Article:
One of the sisters of gangland boss Willem Holleeder has told a court she secretly recorded conversations with her brother because she feared his reign of terror ‘would never stop’ otherwise.
Astrid Holleeder said it was a ‘kamikaze act’ to tape the confidential discussions, in which Willem is alleged to have described his role in several underworld killings, and pass the information to the police. ‘If he’d discovered I was making recordings he would have killed me on the spot,’ she is quoted as saying by the Parool.
Her testimony, given to police earlier this year, implicates Willem Holleeder in the murder of six underworld figures. They include Cor van Hout, one of Holleeder’s accomplices in the kidnap of brewing magnate Freddy Heineken in 1983 and corrupt property magnate Willem Endstra.
Astrid Holleeder gave evidence in a heavily guarded courtroom at Schiphol airport, where judges are hearing an appeal case concerning several gangland killings known as the ‘Passage killings trial’. She, her sister Sonja and Willem Holleeder’s ex-girlfriend Sandra den Hartog are also giving evidence in Holleeder’s trial for the murder of former gang members Kees Houtman and Thomas van den Bijl.
Astrid Holleeder broke down as she gave evidence from a screened-off witness box, describing her brother as a psychopath with an ‘unhealthy blood lust’.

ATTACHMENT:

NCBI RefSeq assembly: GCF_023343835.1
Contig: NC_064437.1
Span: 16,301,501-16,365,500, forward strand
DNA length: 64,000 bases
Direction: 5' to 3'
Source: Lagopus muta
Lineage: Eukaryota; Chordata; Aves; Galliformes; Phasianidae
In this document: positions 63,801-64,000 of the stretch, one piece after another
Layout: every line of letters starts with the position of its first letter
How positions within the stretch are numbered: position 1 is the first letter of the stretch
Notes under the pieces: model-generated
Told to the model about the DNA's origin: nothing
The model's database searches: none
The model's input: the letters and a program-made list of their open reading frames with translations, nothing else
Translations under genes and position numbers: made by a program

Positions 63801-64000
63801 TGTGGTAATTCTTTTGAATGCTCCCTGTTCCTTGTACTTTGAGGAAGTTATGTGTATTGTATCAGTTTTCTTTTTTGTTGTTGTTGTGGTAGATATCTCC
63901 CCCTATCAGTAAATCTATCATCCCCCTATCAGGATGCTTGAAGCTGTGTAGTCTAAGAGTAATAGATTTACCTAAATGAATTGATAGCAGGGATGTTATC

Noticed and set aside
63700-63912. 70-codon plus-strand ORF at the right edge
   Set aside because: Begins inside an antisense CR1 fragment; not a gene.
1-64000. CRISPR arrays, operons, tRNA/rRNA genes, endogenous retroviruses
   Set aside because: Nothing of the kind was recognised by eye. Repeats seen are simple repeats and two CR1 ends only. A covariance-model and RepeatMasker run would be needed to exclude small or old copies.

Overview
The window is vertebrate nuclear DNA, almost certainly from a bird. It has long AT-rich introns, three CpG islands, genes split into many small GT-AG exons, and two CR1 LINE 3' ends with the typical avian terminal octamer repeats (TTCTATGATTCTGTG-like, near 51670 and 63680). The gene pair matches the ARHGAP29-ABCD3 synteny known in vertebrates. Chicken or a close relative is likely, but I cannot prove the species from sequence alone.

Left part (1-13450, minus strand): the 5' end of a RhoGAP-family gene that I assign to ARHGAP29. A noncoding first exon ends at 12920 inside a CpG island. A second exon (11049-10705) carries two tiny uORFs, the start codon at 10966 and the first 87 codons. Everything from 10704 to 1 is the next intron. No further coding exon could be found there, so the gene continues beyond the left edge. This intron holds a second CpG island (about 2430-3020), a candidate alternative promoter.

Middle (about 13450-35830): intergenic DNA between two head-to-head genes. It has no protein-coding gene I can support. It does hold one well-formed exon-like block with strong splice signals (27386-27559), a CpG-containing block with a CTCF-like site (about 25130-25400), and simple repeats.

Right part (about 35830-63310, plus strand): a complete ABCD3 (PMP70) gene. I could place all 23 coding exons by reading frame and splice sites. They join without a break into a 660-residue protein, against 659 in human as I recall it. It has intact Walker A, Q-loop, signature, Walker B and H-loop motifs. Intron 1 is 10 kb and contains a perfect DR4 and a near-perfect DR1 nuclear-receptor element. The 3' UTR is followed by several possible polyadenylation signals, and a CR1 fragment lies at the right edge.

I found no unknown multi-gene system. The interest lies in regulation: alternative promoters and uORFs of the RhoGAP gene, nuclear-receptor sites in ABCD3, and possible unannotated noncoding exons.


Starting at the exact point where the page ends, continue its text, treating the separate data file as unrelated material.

‘My brother doesn’t have friends, only potential victims,’ she said. ‘Any connection with him always ends badly.’
She explained she was one of the few people Willem Holleeder took into his confidence. ‘He trusted me hugely, I was his anchor,’ she said.
At times she became visibly distressed and wept as she described the conflicting loyalties behind her decision. ‘He’s my brother, after all,’ she said. ‘And I’ve trapped him at his weakest moment. Betraying him like this is very hard.’
She volunteered her information to the police to guarantee her own safety, because her life would be at risk if he ever got out of prison.
‘Do you understand?’ she told the court. ‘To my brother it’s all one big game of chess. I’m just doing what I’ve learned from him.’